Monday, July 7, 2014

Day 1 of Teachers Write! Camp: The View

Here's my first day of writing for Kate Messner's Teachers Write! virtual summer writing camp!

The View
The view from my spot on the porch may seem unremarkable at first. The world is still a bit hazy from the humid day in the 80s. The breeze picks up. The slightly cooler air focuses my attention. Across the mostly cement yard, my mom’s building seems rundown. Slight eastward tilt of the window sill, peeling paint, and rusty nails on the uneven floorboards of the porch don’t show the facelift the front-side of brick building just received, though the tell-tale red brick dust stains the path to my staircase. From this angle, you can’t see the roof work just completed, though the clean, green gutters silver-line this cloud of a building. Each renovation paid by thousands, scraped together quarters and dimes, by my two-job working mom. She can’t help but love the building, despite its flaws, betrayals, and seeming indifference. She’ll keep putting money and care into it, though it will never repay her love. This twenty-seven year old family member has been in our world as long as my brother. Unremarkable view, except if you know where to look: the blinds on the kitchen window shift ever so slightly as my mom peeks out to make sure we’re all ok.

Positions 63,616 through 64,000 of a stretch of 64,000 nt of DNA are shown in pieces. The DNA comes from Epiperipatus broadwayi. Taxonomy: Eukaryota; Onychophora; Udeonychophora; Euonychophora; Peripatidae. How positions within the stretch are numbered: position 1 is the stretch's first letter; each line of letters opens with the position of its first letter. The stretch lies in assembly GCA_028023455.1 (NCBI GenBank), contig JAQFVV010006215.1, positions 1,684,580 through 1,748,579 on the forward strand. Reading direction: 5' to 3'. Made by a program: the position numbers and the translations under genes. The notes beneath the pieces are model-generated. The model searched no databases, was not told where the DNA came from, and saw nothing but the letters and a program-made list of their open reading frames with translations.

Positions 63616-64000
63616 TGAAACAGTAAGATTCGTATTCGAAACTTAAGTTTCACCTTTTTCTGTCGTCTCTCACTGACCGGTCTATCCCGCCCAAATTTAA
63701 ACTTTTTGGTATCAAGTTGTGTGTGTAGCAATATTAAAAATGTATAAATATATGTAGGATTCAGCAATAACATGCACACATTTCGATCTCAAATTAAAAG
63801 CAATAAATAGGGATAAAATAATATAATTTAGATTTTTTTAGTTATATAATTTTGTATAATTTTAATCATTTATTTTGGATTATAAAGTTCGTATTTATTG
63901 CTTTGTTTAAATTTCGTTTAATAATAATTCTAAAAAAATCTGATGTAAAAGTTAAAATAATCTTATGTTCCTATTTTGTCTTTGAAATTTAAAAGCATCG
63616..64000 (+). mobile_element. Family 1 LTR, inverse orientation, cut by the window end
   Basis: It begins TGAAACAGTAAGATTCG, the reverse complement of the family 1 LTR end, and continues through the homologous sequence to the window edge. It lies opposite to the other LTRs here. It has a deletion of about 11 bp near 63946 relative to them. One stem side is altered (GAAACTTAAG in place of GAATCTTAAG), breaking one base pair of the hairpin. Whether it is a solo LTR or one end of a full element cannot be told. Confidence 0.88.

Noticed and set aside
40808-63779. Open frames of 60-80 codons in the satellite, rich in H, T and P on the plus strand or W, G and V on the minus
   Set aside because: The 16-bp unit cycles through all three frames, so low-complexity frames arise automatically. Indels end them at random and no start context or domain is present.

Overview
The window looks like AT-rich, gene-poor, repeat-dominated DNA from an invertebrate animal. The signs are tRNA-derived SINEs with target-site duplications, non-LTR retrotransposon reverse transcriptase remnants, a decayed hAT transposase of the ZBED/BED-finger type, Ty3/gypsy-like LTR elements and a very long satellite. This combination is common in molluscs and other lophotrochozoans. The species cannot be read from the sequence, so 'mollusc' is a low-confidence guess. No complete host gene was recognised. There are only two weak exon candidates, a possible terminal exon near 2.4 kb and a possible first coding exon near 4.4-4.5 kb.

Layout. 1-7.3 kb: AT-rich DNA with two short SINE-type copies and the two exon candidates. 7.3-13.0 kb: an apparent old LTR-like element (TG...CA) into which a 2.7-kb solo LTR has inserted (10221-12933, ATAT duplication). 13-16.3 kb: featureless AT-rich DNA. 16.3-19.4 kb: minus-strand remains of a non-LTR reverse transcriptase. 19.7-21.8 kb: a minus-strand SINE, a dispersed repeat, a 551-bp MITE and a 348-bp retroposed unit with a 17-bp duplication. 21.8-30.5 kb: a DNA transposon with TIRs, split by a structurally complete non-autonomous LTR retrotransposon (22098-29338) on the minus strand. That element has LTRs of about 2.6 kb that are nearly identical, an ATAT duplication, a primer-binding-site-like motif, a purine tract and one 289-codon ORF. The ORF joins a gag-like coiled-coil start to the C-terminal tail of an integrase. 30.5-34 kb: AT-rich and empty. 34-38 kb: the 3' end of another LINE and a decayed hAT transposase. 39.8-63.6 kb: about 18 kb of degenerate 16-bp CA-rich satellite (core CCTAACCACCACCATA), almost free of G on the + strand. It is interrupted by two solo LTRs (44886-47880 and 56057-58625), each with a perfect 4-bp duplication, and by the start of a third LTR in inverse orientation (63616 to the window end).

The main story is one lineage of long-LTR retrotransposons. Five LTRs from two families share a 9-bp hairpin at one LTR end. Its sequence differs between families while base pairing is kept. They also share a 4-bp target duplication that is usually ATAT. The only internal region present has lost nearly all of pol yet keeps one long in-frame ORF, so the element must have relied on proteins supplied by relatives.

Reflection: It was tough to sit down and write. I read the blog post and loved it, at 8am when I woke up this morning... but I didn't sit down to write until 7:30pmish! I haven't stopped writing or typing since, as evidenced by the couple blog posts. I know it, but it's hard to live it: Just write! Tomorrow will be better :-)

Teachers Write & Read During the Summer

I'm trying to blog again! The goals I wrote about before are still close to my heart. Also buzzing around in my head this summer is the need to get a healthy body and mind.  For now, a healthy mind means reading, writing, and reflecting.

School years can sometimes take a toll on a teacher.... and to sustain the level of passion, connection, and commitment I find right for the work, I need some serious summer R&R. There's plenty for a teacher to do personally and professionally to get ready for the next school year. I'll be blogging here and tweeting some ideas, too.

This time, I'm taking advantage of a few things this summer to make sure I keep reading, writing, and reflecting :-)

One: a dear colleague of mine and I are trying to keep writing during the summer! We co-host a Teacher Writing Group at our school and do a little bit better with it each school year. This summer, we're trying something different by meeting a handful of times in coffeeshops to write together. I'll keep my fingers crossed some colleagues choose to join us.

Two: I found Kate Messner's Teachers Write! Writing Camp. An awesome find hosted by Messner on her blog, with guest authors and cool teachers everywhere working on their writing during their summer vacations! Check it out--->

Three: I'm part of a group of teachers that holds a book club every month.

Embedded in all of these activities I'm subscribing to this summer is the thought that teachers who teach reading need to be readers, writing teachers need to be writers... engaging in these activities helps us better teach our students these habits happily and successfully. More on this another time; this is quite long already!